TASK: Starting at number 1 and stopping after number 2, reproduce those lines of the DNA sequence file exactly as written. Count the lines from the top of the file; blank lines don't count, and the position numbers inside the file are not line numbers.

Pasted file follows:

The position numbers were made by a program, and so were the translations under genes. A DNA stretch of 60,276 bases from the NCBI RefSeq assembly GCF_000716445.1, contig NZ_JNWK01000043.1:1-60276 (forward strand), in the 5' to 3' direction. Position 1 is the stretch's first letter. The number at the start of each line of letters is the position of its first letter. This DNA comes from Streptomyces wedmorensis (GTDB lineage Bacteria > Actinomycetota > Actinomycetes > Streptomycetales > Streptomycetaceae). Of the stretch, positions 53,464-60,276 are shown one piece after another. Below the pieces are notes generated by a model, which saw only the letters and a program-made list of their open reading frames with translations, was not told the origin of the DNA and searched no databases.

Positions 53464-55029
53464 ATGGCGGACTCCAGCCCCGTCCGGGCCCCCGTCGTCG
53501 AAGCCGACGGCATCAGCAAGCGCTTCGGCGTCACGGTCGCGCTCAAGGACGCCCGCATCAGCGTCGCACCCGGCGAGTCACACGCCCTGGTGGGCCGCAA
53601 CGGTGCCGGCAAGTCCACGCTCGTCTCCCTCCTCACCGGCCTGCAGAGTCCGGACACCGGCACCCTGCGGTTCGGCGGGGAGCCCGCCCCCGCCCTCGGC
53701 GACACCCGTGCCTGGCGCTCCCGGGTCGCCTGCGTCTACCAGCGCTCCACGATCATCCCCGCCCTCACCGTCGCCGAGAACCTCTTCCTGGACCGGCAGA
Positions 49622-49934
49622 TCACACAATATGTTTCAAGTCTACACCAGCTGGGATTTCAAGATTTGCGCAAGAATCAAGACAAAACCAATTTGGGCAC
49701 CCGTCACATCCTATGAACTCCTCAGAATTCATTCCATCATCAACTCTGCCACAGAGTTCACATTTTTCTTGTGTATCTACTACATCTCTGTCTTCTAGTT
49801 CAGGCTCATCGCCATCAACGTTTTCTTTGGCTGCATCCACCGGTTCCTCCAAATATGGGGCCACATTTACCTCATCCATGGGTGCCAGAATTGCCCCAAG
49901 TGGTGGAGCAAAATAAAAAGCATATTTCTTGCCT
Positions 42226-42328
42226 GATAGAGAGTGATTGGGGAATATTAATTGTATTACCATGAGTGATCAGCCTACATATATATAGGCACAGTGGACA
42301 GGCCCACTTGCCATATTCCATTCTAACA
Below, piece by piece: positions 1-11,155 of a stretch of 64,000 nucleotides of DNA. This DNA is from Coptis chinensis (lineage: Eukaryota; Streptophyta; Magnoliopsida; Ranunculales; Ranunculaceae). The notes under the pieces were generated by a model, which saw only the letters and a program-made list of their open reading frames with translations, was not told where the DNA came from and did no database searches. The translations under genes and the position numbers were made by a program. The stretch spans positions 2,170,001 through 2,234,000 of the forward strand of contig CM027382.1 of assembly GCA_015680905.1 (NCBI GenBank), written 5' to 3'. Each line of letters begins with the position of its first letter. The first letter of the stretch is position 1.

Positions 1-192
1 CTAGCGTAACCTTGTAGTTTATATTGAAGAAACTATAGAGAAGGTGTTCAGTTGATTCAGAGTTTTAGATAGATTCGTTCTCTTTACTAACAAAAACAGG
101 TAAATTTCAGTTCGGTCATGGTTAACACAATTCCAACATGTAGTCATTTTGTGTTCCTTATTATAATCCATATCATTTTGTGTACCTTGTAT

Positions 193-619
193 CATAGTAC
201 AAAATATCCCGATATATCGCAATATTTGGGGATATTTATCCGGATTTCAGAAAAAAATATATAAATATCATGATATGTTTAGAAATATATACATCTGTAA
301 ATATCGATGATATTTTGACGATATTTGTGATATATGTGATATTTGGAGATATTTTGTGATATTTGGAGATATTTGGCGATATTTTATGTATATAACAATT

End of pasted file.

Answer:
The position numbers were made by a program, and so were the translations under genes. A DNA stretch of 60,276 bases from the NCBI RefSeq assembly GCF_000716445.1, contig NZ_JNWK01000043.1:1-60276 (forward strand), in the 5' to 3' direction. Position 1 is the stretch's first letter. The number at the start of each line of letters is the position of its first letter. This DNA comes from Streptomyces wedmorensis (GTDB lineage Bacteria > Actinomycetota > Actinomycetes > Streptomycetales > Streptomycetaceae). Of the stretch, positions 53,464-60,276 are shown one piece after another. Below the pieces are notes generated by a model, which saw only the letters and a program-made list of their open reading frames with translations, was not told the origin of the DNA and searched no databases.

Positions 53464-55029